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John G. Neihardt

(1881—1973)


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(1881–1973),

born in Illinois, after a varied career including teaching and farming, lived among the Omaha Indians (1901–7), and from his study of this tribe came themes of his poetry and fiction. His five-part epic poem dealing with the Plains Indians and their conquest during the westward movement of the white frontier is published as The Song of Hugh Glass (1915), concerned with the legendary episode of 1823, when the frontier trapper was injured, and abandoned at the approach of hostile Indians by his youthful companion, Jim Bridger; The Song of Three Friends (1919), telling of the Ashley-Henry expedition of 1822–23; The Song of the Indian Wars (1925), recounting the last great struggle for the bison herds of the Plains; The Song of the Messiah (1935), telling of the last phase of Indian resistance to the white invasion, when the Indians could only hope that a messianic prophet would arise to deliver them; and The Song of Jed Smith (1941). These five works were gathered as A Cycle of the West (1949). Collected Poems (1926) contains rugged lyrics published in earlier volumes, and other books include The River and I (1910). an account of a boating trip on the Missouri River; The Lonesome Trail (1907) and Indian Tales, and Others (1926). short stories about Indians and frontier heroes; Life's Lure (1914), a novel of the Black Hills mining camps; The Splendid Wayfaring (1920). the story of Jedediah Smith; a play, Two Mothers (1921); a volume of essays, Poetic Values (1925); and When the Tree Flowered (1951) and Eagle Voice (1953), fictional accounts based on facts of Sioux life. All Is But a Beginning (1972) and Patterns and Coincidences (1978) are memoirs of his early years.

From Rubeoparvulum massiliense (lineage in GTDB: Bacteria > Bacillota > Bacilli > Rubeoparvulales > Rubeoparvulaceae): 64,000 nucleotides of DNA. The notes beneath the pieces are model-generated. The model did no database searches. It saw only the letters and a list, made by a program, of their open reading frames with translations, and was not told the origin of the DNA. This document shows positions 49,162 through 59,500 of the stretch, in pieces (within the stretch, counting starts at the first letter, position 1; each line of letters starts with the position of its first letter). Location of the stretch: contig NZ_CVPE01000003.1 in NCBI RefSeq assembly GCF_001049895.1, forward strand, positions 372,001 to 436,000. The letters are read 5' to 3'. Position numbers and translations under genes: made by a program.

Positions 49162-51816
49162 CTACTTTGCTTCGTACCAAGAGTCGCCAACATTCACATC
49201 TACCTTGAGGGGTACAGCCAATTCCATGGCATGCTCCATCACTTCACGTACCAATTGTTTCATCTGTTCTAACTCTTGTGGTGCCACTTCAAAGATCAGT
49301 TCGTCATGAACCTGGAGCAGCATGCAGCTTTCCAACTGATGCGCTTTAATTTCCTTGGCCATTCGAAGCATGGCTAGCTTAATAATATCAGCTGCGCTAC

Subjects: Literature.


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